Speaking of timing, now isn't exactly the best time to be in the Armie Hammer business, and it's likely that many folks will avoid Crisis for exactly that reason. But looking beyond the elephant in the room, Crisis is a stark reminder of why Hammer's public exile isn't resulting in much hand-wringing over the loss of a great actor. He spends Crisis in one mode, storming and barking at everyone he comes into contact with, and seems to think that dropping an f-bomb is the most powerful tool in an actor's arsenal. It's amazing that such a noisy performance can simultaneously be so bland.

Then there's Oldman, one of the greatest actors of our time, who seems here like a starving man trying to make his soup stretch beyond one meal. His character undergoes a profound shift in ethics, but the script never shows us why. He yearns to expose the dangers of big pharma, but the script shuts him down before he gets to speak. His scenes with the usually terrific Greg Kinnear (as the college dean) are particularly frustrating, because both men seem to be speaking as their professions, rather than as two human beings. Wasting Gary Oldman should be considered a federal crime — but since the actor serves as executive producer, he has no one to press charges against but himself.

Nowhere is this more painful than in a clunky scene involving Dr. Brower meeting with an FDA rep (played by rapper Kid Cudi). It's your standard I'm-thinking-about-taking-on-a-powerful-entity scene, set in a public park with two characters sitting near each other and constantly looking around to make sure they're not being watched. The FDA guy says things like "What you're doing now may be the most important thing you ever do," and Brower screams back "You're a bureaucrat with a plastic badge!" All the while, this supposedly tense one-on-one scene keeps cutting around Kid Cudi's line delivery using every painfully obvious editing trick in the book (shots from behind him, bad ADR), then pulls back at the end to reveal that somebody has been taking pictures of them from a laughably obvious position. Much like the photographer, this film is not very good at concealing itself.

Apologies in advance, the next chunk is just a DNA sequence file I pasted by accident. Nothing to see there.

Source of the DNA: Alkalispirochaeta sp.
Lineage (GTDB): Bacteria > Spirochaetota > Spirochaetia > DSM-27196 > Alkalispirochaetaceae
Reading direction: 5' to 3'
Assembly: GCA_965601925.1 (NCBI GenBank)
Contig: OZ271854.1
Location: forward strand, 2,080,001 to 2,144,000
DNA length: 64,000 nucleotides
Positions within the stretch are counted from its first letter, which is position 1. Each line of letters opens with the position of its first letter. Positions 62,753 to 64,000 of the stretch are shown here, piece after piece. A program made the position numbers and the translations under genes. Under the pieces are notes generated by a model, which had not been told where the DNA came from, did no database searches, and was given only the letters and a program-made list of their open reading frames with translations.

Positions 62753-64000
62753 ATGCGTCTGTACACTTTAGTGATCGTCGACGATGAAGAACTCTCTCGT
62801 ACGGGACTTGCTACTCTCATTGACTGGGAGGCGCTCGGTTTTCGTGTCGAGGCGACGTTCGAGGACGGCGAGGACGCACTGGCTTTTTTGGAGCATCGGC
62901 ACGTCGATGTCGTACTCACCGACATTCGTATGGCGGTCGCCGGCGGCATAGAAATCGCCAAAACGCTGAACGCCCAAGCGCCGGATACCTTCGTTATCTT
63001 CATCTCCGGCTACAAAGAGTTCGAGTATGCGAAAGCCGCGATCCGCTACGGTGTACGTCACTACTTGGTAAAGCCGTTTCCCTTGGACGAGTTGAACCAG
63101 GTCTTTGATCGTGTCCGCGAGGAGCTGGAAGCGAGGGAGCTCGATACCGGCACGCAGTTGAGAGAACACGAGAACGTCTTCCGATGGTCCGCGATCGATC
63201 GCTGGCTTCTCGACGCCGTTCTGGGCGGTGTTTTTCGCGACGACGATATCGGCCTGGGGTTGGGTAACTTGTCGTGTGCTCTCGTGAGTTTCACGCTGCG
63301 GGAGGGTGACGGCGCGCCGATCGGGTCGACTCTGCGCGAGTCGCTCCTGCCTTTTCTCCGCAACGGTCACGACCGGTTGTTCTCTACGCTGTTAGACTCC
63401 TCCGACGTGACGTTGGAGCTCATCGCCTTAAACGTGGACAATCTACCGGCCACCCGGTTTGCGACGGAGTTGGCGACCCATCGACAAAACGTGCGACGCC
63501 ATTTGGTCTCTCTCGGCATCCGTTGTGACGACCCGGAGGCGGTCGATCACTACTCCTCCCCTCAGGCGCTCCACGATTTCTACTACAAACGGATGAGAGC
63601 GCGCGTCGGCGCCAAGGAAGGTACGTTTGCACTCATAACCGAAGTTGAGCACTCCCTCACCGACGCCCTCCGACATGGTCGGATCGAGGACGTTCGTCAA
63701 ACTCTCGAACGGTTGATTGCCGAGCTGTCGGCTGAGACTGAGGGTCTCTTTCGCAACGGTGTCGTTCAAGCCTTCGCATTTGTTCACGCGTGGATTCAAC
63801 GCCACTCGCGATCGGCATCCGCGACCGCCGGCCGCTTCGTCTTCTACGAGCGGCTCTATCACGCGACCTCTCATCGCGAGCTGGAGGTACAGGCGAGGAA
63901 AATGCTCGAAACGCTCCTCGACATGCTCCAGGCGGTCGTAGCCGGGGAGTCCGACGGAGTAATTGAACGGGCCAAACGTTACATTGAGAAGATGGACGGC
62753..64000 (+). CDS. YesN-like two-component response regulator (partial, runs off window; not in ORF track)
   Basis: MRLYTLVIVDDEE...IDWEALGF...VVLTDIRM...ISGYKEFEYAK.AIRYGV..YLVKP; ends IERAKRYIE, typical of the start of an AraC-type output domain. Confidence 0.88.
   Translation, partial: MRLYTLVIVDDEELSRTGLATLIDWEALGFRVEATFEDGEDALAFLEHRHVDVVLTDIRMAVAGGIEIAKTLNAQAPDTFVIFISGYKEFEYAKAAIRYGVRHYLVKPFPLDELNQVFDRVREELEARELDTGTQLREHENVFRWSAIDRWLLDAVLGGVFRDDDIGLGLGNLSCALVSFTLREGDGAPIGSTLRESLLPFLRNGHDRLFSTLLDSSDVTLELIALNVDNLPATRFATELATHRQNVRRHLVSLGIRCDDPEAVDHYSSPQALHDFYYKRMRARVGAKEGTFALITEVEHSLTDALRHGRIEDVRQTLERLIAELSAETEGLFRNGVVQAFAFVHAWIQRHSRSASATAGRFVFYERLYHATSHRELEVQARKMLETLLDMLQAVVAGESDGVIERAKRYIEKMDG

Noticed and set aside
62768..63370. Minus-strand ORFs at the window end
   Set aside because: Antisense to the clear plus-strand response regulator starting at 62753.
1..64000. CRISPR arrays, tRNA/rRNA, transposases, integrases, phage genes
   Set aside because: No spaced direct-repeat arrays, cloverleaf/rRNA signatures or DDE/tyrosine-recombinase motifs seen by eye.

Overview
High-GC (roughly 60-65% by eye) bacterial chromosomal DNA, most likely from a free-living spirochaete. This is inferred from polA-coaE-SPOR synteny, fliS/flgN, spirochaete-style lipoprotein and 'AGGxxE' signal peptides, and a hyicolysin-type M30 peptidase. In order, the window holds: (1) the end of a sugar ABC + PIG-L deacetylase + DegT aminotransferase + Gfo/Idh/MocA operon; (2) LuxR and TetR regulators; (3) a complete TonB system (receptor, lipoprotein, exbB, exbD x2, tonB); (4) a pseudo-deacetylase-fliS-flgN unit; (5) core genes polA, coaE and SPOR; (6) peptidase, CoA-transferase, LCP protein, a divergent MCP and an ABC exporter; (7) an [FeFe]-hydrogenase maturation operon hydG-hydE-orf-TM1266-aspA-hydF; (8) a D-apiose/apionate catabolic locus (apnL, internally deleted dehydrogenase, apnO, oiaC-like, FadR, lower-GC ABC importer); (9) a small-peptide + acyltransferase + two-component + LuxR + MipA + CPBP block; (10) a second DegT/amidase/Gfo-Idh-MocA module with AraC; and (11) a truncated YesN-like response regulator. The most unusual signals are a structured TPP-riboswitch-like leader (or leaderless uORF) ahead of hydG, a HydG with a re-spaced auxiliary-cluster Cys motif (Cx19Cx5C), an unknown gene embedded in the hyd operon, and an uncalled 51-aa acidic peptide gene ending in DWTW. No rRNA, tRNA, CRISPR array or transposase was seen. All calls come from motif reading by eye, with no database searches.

Dropping the Hammer

If there are bright spots in Crisis, they lie in two eye-opening performances. Although Evangeline Lilly has certainly done her share of dramatic acting over the years, the grieving-mother-seeking-revenge storyline and recovering addict angle gives her some new muscles to stretch, and she does so admirably. There's a powerful scene with Claire grieving her son in which Lilly walks into his room, puts on his hoodie, and collapses on the bed, clinging to his memory. She also brings an interesting complexity to the many scenes when she's in over her head, a suburban mother tracking drug dealers and trying to take pictures of their VIN numbers in dark parking lots.

Also worth mentioning is Lily-Rose Depp, whose role as a junkie could not be any more paint-by-numbers, yet she brings a unique energy to her scenes. While it's doubtful that more scenes with Hammer would've gone anywhere worth watching, you can't help but wish the movie would follow her storyline for a while and stop being so dependent on his.

Crisis ends very abruptly, with none of the characters receiving endings that are consistent with the movie we just watched. It's another in a myriad of ways that the film exists, seems earnest, but falls short. Ultimately, it's a script that feels like it was designed to be profound, but instead keeps getting stuck in a Traffic jam.